Was driving up MLK today and noticed that the taqueria across from Hannah Bea's is now a BBQ joint. I hadn't eaten so I decided to stop.
Had a little difficulty parking as one guy was washing cars in the back of the lot while a group of guy were selling shoes through the windows of other cars.
They have a range of soul food and BBQ, including fried catfish, hot links, ribs, and rib tips. I got the rib sandwich ($7), which was 4 or 5 ribs slathered in sauce with two pieces of white bread on the side.
Their pit was in back and I saw the ribs come in and they looked good. Unfortunately, you can't judge a rib by its color. They were mediocre, about the quality that you'd get at a family BBQ form someone who takes pride in their cooking, but doesn't really have the equipment or ability to do a truly good job. There was decent smoke penetration, but not enough fat or connective tissue on the large spare ribs was melted. This left the ribs chewy and fatty. Sauce was tangy and sweet, not bad. But I can't recommend the place for ribs. They looked to be reheating their sausage in the microwave. I might go back and try some soul food. These African-American BBQ shops, like Doris's and Tropicana, seem to do better with the soul food which doesn't take quite the skill as the BBQ. There are a few others in N Portland as well that I could try sometime.
Afterwards, I was getting ready to pull out of the lot and onto MLK and a woman came up to my window. She looked like she might want some change so I went ahead and rolled down the window. She asked if I could do her a favor, that it was hot, and that she just wanted a ride down to the Chevron. Reluctantly, I agreed.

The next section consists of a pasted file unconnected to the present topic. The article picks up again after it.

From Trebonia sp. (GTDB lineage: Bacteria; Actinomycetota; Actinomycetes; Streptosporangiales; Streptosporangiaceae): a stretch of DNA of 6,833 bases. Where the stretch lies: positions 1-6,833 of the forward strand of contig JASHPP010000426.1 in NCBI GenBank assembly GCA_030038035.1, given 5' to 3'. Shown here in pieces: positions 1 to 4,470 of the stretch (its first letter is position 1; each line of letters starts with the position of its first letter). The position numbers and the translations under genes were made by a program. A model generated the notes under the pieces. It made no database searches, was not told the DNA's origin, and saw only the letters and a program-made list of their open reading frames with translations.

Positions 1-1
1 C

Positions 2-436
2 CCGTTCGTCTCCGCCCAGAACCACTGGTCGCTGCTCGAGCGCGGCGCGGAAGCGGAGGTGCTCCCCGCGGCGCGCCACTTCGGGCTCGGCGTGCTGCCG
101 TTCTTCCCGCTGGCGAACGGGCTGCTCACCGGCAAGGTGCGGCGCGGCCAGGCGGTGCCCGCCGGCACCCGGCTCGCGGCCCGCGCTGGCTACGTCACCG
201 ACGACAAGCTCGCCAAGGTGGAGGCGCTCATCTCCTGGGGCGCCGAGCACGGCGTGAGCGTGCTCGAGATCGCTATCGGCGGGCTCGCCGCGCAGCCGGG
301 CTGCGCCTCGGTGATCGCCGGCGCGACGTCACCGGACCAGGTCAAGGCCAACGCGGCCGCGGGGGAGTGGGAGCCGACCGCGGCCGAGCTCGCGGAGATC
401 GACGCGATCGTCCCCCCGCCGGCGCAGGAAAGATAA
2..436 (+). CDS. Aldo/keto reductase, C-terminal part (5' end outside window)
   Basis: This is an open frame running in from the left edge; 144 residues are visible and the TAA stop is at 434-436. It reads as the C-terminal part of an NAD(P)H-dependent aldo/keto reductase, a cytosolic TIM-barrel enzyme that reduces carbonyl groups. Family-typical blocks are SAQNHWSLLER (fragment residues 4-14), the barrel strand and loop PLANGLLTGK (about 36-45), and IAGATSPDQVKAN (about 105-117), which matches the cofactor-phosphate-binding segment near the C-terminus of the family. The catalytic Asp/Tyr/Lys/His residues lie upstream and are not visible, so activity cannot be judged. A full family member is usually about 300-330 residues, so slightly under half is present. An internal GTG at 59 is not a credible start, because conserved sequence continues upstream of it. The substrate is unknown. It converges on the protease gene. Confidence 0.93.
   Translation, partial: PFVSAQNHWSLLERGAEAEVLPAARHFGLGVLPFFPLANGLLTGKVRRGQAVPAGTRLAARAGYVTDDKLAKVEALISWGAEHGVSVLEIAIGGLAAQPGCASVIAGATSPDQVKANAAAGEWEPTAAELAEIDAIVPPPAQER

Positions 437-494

We pulled out and the first thing she said to me was, "You're kind of cute." I was just silent for a moment and sheepishly thanked her. She told me it was her birthday and that she just had three shots of tequila. She was twitching and talking quickly in abbreviated sentences. I suspect she had had something more stimulating than alcohol. Again not really knowing what to say, I congratulated her. Just then she asked, "So, you a cop," and went to grab my crotch. I had to use my Karate Kid knowledge to wax off and keep her from scoring. Luckily we reached Chevron and I don't remember exactly what she said, but she was asking if I wanted a "date". I thanked her, but insisted that I didn't. She asked for some change, which I gave her, and she hopped out.
This sort of thing is becoming a common narrative in my food explorations. I need to follow my mother's advice and quit talking to strangers.
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